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Myelopathy describes any neurologic deficit related to the spinal cord.[1] The most common form of myelopathy in humans, cervical spondylotic myelopathy (CSM),[2][3] also called degenerative cervical myelopathy,[4] results from narrowing of the spinal canal (spinal stenosis) ultimately causing compression of the spinal cord.[5] When due to trauma, myelopathy is known as (acute) spinal cord injury. When inflammatory, it is known as myelitis. Disease that is vascular in nature is known as vascular myelopathy.

In Asian populations, spinal cord compression often occurs due to a different, inflammatory process affecting the posterior longitudinal ligament.[citation needed]


Clinical signs and symptoms depend on which spinal cord level (cervical,[6] thoracic, or lumbar) is affected and the extent (anterior, posterior, or lateral) of the pathology, and may include:[citation needed]

  • Upper motor neuron signs—weakness, spasticity, clumsiness, altered tonus, hyperreflexia and pathological reflexes, including Hoffmann's sign and inverted plantar reflex (positive Babinski sign)
  • Lower motor neuron signs—weakness, clumsiness in the muscle group innervated at the level of spinal cord compromise, muscle atrophy, hyporeflexia, muscle hypotonicity or flaccidity, fasciculations
  • Sensory deficits
  • Bowel/bladder symptoms and sexual dysfunction


Diagnosis of myelopathy[edit]

Myelopathy is primarily diagnosed by clinical exam findings. Because the term myelopathy describes a clinical syndrome that can be caused by many pathologies the differential diagnosis of myelopathy is extensive.[7] In some cases the onset of myelopathy is rapid, in others, such as CSM, the course may be insidious with symptoms developing slowly over a period of months. As a consequence, the diagnosis of CSM is often delayed.[8] As the disease is thought to be progressive, this may impact negatively on outcome.[citation needed]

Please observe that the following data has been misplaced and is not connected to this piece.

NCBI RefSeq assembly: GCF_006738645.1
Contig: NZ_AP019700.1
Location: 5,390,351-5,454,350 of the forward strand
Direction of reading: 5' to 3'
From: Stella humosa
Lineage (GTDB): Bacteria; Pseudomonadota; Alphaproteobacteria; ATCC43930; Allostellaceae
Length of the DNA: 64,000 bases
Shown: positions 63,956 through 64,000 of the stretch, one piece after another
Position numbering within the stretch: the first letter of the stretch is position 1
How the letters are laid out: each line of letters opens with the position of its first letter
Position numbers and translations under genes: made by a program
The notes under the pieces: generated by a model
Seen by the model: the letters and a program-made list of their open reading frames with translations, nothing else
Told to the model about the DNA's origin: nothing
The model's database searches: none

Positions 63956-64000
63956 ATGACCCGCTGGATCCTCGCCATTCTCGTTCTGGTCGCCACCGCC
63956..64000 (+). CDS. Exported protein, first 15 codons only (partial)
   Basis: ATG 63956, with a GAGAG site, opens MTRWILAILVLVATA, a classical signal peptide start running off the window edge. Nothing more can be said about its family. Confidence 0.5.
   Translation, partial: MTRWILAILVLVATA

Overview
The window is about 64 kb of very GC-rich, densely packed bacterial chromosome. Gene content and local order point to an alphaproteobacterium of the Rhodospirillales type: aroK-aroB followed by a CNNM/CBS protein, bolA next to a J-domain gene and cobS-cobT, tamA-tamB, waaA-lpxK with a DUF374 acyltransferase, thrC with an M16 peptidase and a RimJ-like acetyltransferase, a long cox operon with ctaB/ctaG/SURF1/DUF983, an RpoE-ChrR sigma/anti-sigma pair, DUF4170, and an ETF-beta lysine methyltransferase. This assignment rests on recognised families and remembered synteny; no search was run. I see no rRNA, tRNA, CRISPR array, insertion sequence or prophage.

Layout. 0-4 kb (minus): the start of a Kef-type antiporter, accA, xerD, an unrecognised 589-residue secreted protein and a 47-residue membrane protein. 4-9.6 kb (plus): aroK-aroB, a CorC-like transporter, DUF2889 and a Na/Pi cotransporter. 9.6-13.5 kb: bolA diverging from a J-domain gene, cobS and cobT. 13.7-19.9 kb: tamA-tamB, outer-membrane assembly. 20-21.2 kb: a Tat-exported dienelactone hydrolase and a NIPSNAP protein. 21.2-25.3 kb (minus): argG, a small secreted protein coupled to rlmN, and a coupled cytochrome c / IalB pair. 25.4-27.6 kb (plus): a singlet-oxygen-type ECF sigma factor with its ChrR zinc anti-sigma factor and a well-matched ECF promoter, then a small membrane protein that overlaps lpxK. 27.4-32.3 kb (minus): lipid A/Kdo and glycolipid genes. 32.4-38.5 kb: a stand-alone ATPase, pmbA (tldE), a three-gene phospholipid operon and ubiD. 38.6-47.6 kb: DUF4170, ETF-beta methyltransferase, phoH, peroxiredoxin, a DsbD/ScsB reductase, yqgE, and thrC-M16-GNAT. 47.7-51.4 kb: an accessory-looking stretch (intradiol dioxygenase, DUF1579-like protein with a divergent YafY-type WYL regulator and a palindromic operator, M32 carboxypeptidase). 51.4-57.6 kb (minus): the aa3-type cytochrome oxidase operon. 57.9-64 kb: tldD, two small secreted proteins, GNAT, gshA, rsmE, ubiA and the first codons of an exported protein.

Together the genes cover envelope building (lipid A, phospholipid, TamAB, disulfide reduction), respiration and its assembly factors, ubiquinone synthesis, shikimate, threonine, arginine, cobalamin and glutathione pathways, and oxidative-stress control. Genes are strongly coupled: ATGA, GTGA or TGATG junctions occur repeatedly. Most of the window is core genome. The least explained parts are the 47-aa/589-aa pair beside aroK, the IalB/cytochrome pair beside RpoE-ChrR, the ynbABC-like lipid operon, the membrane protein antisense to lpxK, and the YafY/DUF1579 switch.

Diagnosis of etiology[edit]

Once the clinical diagnosis myelopathy is established, the underlying cause must be investigated. Most commonly this involves medical imaging. The best way to visualize the spinal cord is magnetic resonance imaging (MRI). Apart from T1 and T2 MRI images, which are commonly used for routine diagnosis, more recently researchers are exploring quantitative MRI signals.[9] Further imaging modalities used for evaluating myelopathy include plain X-rays for detecting arthritic changes of the bones, and Computer Tomography, which is often used for pre-operative planning of surgical interventions for cervical spondylotic myelopathy. Angiography is used to examine blood vessels in suspected cases of vascular myelopathy.[citation needed]

The presence and severity of myelopathy can also be evaluated by means of transcranial magnetic stimulation (TMS), a neurophysiological method that allows the measurement of the time required for a neural impulse to cross the pyramidal tracts, starting from the cerebral cortex and ending at the anterior horn cells of the cervical, thoracic or lumbar spinal cord. This measurement is called Central Conduction Time (CCT). TMS can aid physicians to:[10]

  • Determine whether myelopathy exists
  • Identify the level of the spinal cord where myelopathy is located. This is especially useful in cases where more than two lesions may be responsible for the clinical symptoms and signs, such as in patients with two or more cervical disc hernias[11]
  • Follow-up the progression of myelopathy in time, for example before and after cervical spine surgery

TMS can also help in the differential diagnosis of different causes of pyramidal tract damage.[12]